The AP reported in September 2015 that the committee’s departing secretary (who does not have a vote on the awarding of the prize) was critical of the award to the president:
Geir Lundestad writes in a book to be released on Thursday that the committee had expected the prize to deliver a boost to Obama. Instead the award was met with fierce criticism in the US, where many argued Obama had not been president long enough to have an impact worthy of the Nobel.
“Even many of Obama’s supporters believed that the prize was a mistake,” Lundestad wrote in excerpts of the book read by The Associated Press. “In that sense the committee didn’t achieve what it had hoped for.”
Lundestad . . . noted that Obama was startled by the award and that his staff even investigated whether other winners had skipped the prize ceremony in Oslo.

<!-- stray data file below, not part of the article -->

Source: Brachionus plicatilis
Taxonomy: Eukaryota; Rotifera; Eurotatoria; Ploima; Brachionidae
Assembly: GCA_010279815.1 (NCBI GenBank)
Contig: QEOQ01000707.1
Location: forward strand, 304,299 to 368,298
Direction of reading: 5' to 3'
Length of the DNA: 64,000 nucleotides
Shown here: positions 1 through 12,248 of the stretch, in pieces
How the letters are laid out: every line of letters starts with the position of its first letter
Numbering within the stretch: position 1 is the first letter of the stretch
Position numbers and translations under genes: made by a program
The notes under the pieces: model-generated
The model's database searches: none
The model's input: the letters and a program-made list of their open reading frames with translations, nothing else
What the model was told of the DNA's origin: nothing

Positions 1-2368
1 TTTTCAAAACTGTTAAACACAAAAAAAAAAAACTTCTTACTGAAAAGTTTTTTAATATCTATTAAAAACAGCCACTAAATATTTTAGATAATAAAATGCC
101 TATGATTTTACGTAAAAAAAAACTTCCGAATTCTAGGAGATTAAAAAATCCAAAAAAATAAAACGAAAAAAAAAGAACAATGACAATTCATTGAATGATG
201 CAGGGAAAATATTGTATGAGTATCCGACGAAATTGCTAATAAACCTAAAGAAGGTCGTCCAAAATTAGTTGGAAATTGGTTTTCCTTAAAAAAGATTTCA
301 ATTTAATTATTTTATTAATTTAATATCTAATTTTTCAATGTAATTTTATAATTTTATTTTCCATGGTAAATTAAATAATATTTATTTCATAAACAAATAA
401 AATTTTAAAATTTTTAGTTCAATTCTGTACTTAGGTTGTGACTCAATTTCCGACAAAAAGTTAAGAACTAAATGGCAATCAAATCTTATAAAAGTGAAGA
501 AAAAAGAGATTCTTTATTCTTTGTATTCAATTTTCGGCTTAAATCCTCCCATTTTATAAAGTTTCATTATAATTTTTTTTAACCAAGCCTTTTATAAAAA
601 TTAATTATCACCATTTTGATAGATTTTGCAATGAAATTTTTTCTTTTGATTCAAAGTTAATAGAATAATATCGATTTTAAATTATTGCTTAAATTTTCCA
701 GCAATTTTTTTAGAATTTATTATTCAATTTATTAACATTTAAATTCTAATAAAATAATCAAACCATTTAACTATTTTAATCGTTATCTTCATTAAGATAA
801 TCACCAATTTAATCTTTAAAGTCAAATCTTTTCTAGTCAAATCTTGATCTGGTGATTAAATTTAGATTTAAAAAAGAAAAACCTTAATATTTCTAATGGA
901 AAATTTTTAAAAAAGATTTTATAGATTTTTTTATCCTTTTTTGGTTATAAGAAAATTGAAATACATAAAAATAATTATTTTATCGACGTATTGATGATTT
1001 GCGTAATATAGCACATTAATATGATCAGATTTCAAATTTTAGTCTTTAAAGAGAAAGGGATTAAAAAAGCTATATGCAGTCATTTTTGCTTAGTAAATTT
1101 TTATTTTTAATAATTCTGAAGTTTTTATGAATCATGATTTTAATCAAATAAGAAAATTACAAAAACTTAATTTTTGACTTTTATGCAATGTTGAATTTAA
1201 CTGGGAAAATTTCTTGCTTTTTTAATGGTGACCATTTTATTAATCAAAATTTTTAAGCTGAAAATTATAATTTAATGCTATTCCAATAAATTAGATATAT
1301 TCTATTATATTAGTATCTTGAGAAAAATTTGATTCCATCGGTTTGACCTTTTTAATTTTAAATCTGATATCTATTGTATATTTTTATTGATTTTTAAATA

We too noted Obama’s evident embarrassment the day the award was announced. It speaks well of the president that he inquired about getting out of the ceremony, though as a practical matter actually skipping it would have made him look more like an egomaniac than showing up.
As for this year’s award, one wonders what would have happened if the Colombia referendum had been scheduled for this Sunday rather than last. Certainly the Norwegians wouldn’t have looked as ridiculous, at least not right away. Maybe the prize would have given a boost to the “yes” side and tipped the balance in what was a very close outcome (50.2% to 49.8%).
Oh well, what’s done is done. And if the Nobel Committee wanted to influence the outcome of future balloting, they’d have given the prize to Hillary Clinton for her resolute efforts to save the world from Donald Trump.
For more “Best of the Web” from The Wall Street Journal’s James Taranto click here.